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Jain World
Sub-Categories of Passions

INTRODUCTION

I. Samayasara Samayaprabharitam
II. Soul and Non-soul (Jiva-Ajiva)
III. The Ethic of Action
IV. Demerit and Merit (Punya Papa)
  V. Inflow of Karmas
  VI. Checking of Karmas (Samvara)
  VII. The shedding of Karmas (Nirjara)
  VIII. Bondage  (Bandha)
  IX. Liberation (Moksha)
  X. Liberation Pure bsolute Knowledge
  XI. Samayasara

Chapter  I - Samayasara Samayaprabharitam

 

 

          In the first, and lowest stage, the soul is subject to right-conduct deluding and right-belief deluding karmas.  The 25 kinds of right conduct-deluding karmas, and wrong-belief the 3 kinds of right belief-deluding karmas all these 28 causes of delusion may be present in this stage.  From here the soul always goes to the fourth, and may go to the 5th or even the 7th stage.  The soul, having fallen from the 4th may go up to the third on the operation of mixed right-belief �deluding karmas.

          In the second stage, the 3 kinds of right-belief-deluding karmas are existent, but in an inoperative condition.  The remaining twenty-five are operative.  The duration of this stage is the shortest, viz., at the most 6 Avalis, or winks or twinklings of an eye.  This is a stage, which is never touched by the soul in its progress.  It is only one of the possible 3 stages, which the soul occupies if it suffers a downfall from the 4th stage.  These 3 downward stages are the lst, 2nd and 3rd.  If the soul�s rightbelief of the 4th stage gets mixed up with wrong-belief, by the operation of the mixed-wrong-and-right-belief-deluding karmas, the soul falls down to the 3rd stage.  From the 3rd, it may come down straight to the 1st or rise to the 4th stage.  But the operation of the error-feeding passions without operation of wrong-belief brings about the downfall of the soul from the 4th to the 2nd stage, Hence also, it falls back into the first stage, the universal pit of Delusion and wrong-belief, in which rests the bottom rung of the ladder of Progress, and from which the soul once more rises to the 4th stage, to try to rise higher, if possible.

          In the third stage, only 22 causes of delusion are operative namely, 21, i.e., all except the 4 error-feeding passions of right-conduct-deluding karma, and only one, i.e., mixed-right and wrong-belief of the right-belief deluding karma.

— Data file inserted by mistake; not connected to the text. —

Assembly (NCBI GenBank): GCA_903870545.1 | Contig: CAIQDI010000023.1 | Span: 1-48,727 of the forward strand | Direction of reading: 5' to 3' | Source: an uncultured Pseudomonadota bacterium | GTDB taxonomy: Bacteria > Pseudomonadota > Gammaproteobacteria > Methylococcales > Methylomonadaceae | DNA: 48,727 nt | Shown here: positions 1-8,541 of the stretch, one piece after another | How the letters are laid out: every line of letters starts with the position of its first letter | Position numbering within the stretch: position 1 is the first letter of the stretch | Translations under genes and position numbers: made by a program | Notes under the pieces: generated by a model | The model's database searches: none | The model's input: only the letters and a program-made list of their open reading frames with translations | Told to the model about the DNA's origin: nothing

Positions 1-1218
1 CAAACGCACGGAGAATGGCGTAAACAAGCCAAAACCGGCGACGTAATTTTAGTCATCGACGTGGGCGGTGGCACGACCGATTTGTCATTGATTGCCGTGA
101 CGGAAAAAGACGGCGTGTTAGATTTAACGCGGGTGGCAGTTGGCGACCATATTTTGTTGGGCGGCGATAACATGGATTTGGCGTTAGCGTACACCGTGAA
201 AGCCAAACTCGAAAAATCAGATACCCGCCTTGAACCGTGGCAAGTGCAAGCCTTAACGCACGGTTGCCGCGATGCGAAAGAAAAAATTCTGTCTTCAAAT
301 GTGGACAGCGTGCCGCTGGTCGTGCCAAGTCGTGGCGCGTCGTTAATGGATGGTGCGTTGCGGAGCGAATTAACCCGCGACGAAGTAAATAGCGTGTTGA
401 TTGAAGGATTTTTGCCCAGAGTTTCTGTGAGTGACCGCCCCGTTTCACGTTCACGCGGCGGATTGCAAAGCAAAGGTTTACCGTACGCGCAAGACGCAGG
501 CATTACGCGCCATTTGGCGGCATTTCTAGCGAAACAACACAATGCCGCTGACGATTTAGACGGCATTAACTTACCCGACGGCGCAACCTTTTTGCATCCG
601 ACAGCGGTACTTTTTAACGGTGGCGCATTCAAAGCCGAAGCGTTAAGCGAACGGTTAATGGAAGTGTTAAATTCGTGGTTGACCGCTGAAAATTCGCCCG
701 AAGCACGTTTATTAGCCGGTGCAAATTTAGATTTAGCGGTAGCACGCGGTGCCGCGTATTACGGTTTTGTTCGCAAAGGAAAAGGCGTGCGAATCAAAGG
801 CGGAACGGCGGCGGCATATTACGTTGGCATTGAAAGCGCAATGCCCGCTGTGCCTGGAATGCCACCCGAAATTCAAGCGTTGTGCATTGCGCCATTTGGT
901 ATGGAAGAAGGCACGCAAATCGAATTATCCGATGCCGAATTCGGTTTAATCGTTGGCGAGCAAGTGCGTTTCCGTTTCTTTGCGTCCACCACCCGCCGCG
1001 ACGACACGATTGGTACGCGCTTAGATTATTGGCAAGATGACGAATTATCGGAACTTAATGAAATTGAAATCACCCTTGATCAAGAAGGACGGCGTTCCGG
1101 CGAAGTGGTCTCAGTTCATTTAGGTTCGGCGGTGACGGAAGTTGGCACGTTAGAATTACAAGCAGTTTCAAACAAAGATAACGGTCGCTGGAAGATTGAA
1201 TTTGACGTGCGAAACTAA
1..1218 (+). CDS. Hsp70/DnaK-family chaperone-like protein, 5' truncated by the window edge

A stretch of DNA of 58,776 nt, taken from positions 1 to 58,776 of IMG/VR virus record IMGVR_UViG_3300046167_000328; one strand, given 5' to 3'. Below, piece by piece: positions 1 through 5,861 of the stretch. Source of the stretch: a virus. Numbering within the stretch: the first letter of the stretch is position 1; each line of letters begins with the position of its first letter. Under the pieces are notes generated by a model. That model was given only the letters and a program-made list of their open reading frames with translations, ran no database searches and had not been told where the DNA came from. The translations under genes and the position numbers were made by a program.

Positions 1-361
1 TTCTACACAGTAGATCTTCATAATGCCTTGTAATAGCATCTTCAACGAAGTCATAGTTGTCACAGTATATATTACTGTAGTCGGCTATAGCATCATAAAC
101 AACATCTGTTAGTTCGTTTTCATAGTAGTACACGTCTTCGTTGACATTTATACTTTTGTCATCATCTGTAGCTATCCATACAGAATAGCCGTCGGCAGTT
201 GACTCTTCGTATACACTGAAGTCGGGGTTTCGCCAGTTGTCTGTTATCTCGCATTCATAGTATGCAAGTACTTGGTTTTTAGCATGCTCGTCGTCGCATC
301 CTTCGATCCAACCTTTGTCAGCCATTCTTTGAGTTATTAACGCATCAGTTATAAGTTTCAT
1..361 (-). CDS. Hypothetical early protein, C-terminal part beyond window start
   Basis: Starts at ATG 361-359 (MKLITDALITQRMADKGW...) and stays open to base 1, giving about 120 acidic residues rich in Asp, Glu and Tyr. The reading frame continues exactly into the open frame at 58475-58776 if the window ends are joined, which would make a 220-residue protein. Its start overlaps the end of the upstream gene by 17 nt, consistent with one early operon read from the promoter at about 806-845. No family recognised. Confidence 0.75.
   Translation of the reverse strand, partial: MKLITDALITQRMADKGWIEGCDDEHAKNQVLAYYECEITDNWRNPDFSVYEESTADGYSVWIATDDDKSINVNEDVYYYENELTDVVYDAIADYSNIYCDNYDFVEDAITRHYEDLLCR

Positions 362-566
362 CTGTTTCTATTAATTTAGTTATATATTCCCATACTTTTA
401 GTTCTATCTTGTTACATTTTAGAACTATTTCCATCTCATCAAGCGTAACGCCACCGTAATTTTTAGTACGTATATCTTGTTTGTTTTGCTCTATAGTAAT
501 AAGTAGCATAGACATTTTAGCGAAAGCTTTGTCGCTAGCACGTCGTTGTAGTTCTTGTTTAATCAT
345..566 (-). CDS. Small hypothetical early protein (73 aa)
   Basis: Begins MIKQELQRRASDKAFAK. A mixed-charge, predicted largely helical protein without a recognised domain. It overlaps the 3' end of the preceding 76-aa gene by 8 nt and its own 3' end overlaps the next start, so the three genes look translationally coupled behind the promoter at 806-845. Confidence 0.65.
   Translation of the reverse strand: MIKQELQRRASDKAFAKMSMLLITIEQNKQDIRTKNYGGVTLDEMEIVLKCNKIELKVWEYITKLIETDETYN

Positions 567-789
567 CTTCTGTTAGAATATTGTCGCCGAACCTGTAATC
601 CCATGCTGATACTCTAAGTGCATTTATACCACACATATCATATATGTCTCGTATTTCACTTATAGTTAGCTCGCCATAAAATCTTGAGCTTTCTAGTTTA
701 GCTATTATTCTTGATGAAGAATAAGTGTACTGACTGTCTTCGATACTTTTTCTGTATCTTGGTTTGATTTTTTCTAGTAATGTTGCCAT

In the fourth stage, only 21 are operative.  There is no right-belief-deluding karma, except in the condition of destruction-subsidential-right-belief, where there is operation of the 3rd kind of right-belief-deluding karma, I,e,., when the right-belief is clouded by slight wrong-belief.

          In the 5th stage, only 17 are operative.  Four more, i.s., the partial-vow-preventing passions become quiescent.  From here the soul never goes to the 6th; but always to the 7th stage.

          In the 6th stage, only 13 operate.  The 4 total-vow-preventing passions become quiescent.  The 6th stage is also a retrogressive one.  It is reached by a soul which is going down from the 7th stage.  But such a downfallen soul may regain the 7th stage from the 6th.  Indeed this ca go on for a long, long time.

          In the 7th and 8th stages 13 operate.  But their operation is mild.

          In the 9th stage, 7 operate, 6 slight passions of risibility, indulgence, ennui, sorrow, fear and disgust subside or are destroyed.

          In the 10th stage, only the slightest greed remains.

          In the 11th stage all the 28 causes of delusion subside.  Here the soul can stay at the most for one antar-muhurta.  From here the soul must fall down gradually to any of the lower stages up to 7th, so that from the 7th it can go up the destructive ladder to the 8th and higher stages, skipping the 1st or the highest point of the subsidential ladder on its way from the 10th to the 12th stage, the highest point of the destrucrtive ladder, where delusion does not subside but in entirely destroyed.

          In the 13th, the soul is subject to mundane vibratory activity due to body-making karma.

          In the 14th there is no vibration at all.  It is perfectly steady.